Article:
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Hello! I’m Anjali. I’m a board certified health coach, author, wife, mom and food lover from the SF Bay area (now living in Ann Arbor, MI!); with a passion for delicious food and a desire to make healthy eating easy, tasty and fun! Learn more about me here and stay for a while!

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The Healthiest Children’s Vitamins: 2018

Note: I update this post monthly to ensure all of the information is accurate! The original post was created in 2017, but the most recent update has been done as of May 2018. 
 Kids Vitamins can be confusing. There are so many questions: Is there a such thing as an “unhealthy” kids vitamin? Do you need a vitamin with iron? Which vitamins are the best? Do kids even need vitamins at all?
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Recently, I was talking with a friend and realized that a lot of these questions can be really overwhelming because there is so much information out there! So I did a bunch of research and found the healthiest kids vitamins out there today. This is your guide to multivitamins for kids: what to buy, what not to buy, and what to look out for!
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So first of all, do kids even need vitamins to begin with? 
Most pediatricians will tell you that it’s not necessary for most healthy children who are growing normally (source). For kids who eat well and eat a variety of food, they can get all of the nutrients they need from whole foods. But many kids are very picky, or don’t eat a lot of food, or aren’t growing well, and that makes a lot of parents worried that they aren’t getting the nutrients they need! In those cases, I’d recommend talking to your pediatrician, and if they suggest giving your child a multivitamin then definitely do so.
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When buying a multivitamin, what should you look for? 
So to start, kids multivitamins generally come in two groups: 1) With Iron and 2) Without Iron. You should buy a multivitamin that doesn’t exceed 100% daily value of most of the vitamins for your child’s age group – primarily Vitamins A, E and K (that will be indicated by the label on the back). The exception here is for Vitamin C and other water-soluble vitamins. Vitamin D is a fat soluble vitamin but is ok to have at more than 100% of the daily value because most people are deficient (including kids) and Vitamin D isn’t toxic unless it’s in exceptionally high doses which wouldn’t be in a daily vitamin. If the vitamin does have more than 100% of A, E and K then I would just give your child half the dose on the bottle.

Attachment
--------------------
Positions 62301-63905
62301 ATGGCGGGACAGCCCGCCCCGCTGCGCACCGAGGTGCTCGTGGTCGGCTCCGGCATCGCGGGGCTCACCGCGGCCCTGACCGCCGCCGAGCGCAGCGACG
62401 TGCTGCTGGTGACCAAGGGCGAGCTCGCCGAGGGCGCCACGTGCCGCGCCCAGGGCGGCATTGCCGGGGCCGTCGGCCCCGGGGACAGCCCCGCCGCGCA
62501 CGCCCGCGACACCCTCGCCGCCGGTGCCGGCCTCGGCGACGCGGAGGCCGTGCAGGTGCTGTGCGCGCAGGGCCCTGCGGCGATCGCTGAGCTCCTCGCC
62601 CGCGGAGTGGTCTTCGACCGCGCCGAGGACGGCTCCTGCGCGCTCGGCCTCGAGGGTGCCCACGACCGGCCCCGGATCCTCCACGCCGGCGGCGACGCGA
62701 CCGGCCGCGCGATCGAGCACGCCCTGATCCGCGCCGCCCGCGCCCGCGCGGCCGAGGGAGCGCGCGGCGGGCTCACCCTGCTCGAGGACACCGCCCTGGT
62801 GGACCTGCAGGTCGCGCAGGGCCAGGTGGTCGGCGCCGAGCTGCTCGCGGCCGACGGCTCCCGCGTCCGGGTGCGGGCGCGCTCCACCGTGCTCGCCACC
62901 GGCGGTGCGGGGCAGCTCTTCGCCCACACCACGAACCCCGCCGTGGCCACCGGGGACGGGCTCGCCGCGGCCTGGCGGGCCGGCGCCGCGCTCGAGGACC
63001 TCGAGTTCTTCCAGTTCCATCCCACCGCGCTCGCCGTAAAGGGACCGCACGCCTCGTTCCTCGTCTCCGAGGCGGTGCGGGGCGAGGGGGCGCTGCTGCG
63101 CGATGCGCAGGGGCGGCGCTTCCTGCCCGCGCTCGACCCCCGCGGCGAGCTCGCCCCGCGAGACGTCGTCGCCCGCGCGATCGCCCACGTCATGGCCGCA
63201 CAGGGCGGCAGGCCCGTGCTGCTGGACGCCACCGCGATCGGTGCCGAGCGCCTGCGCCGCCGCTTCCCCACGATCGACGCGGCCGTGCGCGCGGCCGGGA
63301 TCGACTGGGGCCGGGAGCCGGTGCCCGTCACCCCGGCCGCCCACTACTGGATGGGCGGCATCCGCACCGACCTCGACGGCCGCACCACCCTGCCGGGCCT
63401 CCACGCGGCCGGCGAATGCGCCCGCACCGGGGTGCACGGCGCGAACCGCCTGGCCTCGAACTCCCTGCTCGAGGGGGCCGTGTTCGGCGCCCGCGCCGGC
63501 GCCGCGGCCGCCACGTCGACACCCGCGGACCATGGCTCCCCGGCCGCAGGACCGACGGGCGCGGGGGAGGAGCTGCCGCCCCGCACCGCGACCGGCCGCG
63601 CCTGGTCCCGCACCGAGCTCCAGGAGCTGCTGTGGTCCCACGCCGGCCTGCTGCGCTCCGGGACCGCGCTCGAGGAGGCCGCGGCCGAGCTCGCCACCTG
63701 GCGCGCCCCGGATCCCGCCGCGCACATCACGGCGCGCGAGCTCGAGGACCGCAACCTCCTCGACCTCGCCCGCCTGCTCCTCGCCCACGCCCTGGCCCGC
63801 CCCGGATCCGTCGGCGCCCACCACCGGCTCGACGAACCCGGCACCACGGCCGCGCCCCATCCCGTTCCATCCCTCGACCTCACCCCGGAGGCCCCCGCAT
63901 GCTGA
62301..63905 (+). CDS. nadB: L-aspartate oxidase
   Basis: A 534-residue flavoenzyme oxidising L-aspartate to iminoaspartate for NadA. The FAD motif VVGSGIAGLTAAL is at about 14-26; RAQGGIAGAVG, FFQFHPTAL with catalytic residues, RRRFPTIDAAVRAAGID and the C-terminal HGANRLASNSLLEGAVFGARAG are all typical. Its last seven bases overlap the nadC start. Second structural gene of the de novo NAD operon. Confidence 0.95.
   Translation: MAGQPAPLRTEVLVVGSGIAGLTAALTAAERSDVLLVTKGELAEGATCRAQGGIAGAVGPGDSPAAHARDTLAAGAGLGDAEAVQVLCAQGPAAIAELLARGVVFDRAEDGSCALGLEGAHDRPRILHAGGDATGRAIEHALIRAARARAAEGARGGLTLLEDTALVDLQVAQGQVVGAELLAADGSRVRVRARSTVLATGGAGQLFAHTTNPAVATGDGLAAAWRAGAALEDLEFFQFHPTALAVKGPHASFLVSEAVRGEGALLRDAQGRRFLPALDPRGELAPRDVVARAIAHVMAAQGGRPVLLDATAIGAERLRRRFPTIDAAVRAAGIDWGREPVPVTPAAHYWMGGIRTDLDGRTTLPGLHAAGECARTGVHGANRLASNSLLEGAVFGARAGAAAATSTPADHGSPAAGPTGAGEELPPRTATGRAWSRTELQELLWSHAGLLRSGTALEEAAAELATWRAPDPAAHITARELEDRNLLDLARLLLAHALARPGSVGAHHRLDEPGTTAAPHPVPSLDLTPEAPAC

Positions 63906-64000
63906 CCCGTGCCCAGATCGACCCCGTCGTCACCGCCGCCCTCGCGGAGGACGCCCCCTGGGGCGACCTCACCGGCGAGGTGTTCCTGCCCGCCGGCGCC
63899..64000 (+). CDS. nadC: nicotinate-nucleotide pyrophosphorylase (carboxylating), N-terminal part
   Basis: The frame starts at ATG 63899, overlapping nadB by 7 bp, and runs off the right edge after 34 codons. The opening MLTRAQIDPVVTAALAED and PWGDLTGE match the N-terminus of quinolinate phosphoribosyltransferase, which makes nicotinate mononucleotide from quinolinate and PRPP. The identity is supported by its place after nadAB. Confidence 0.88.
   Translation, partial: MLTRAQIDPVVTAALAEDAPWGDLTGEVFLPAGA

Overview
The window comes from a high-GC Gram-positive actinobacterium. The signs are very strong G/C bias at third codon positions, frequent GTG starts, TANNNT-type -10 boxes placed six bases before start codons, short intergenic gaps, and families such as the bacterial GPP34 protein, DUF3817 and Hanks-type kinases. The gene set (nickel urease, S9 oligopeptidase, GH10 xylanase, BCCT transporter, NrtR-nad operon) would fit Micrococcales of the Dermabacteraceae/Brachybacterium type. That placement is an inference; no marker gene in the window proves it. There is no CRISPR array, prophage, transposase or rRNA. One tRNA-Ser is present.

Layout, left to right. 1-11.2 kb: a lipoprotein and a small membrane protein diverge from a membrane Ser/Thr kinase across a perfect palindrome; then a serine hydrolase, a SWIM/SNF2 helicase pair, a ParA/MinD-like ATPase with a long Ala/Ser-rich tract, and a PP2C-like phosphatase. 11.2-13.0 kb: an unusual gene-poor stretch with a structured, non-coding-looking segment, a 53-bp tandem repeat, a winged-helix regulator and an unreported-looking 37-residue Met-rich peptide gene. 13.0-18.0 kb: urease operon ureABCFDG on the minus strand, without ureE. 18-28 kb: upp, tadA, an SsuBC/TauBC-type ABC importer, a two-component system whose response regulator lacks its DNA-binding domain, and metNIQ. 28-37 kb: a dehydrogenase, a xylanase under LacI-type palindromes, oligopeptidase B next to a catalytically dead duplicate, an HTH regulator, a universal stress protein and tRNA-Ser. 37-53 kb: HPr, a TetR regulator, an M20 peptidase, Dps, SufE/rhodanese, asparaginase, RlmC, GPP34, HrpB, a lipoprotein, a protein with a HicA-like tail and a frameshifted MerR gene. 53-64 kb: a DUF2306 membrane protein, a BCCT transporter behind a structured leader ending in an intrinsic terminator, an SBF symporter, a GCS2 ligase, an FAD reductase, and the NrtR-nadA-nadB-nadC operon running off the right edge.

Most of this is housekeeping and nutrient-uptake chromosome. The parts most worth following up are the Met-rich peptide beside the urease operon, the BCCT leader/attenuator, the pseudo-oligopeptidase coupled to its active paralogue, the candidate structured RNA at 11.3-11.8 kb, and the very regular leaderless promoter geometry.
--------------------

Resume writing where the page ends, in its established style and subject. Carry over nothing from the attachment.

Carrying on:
It’s also important to look for the ingredients that are added to the tablet that aren’t vitamins. Ingredients like: Sorbitol, carrageenan, artificial colors and flavors (Red #40 anyone?), aspartame, sucralose, to name a few! You definitely don’t want to be dosing your child with these ingredients on a daily basis along with their multivitamin.
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So let’s start with what not to buy:  The answer here is most of the commercially available, leading brands of multivitamins. The biggest offender of which is Flinstones Chewable Vitamins. 
What’s crazy is that on the label, Flinstones calls out that they are “Pediatrician’s #1 Choice.” And most people do buy Flinstones vitamins! I even remember eating them when I was a kid. They tasted so good! It was like a treat every morning. And if you are giving your kids Flinstones vitamins right now, don’t feel bad! You are not alone, and thanks to all of the deceptive marketing out there, there’s no way you’d know that Flinstones isn’t the best choice for any child. Before doing all of this research I didn’t realize how problematic they were, and why it’s important to switch away from them.
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The reason they are problematic, is because there are a ridiculous number of offensive ingredients in Flinstones Vitamins that truly, should not be there at all, and are not necessary. Take a look at two of their best sellers (I’ve highlighted in red all of the ingredients to avoid):
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Sorbitol, Mannitol, Fructose, Sodium Ascorbate, Ferrous Fumarate, Silicon Dioxide, Carrageenan, Natural and Artificial Flavors, FD&C Red #40 Lake; Less Than 2% Of: Aspartame†, BetaCarotene, Cholecalciferol, Cyanocobalamin, D-Calcium Pantothenate, dl-Alpha-Tocopheryl Acetate, FD&C Blue #2 Lake, FD&C Yellow #6 Lake, Folic Acid, Magnesium Stearate, Niacinamide, Pyridoxine Hydrochloride, Riboflavin, Soy Lecithin, Thiamine Mononitrate, Vitamin A Acetate.
Granulated Calcium Carbonate (Calcium Carbonate, Dextrose Monohydrate, Sugar, Maltodextrin, Microcrystalline Cellulose), Sorbitol, Sodium Ascorbate, Ferrous Fumarate, Natural and Artificial Flavoring, Pregelatinized Starch, dl-Alpha Tocopheryl Acetate; Less Than 2% Of: Beta-Carotene, Biotin, Calcium Pantothenate, Cholecalciferol, Cupric Oxide, Cyanocobalamin, FD&C Blue #2 Lake, FD&C Red #40 Lake, FD&C Yellow #6 Lake, Folic Acid, Gelatin, Magnesium Oxide, Magnesium Stearate, Mono- and Diglycerides, Niacinamide, Potassium Iodide, Pyridoxine Hydrochloride, Phytonadione, Riboflavin, Silicon Dioxide, Soy Lecithin, Sucralose, Thiamine Mononitrate, Vitamin A Acetate, Zinc Oxide.
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Let’s take these one by one:
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  • Sorbitol and Mannitol are sugar alcohols. They have been known to cause digestive issues and discomfort in some people because they can’t be digested properly by the body.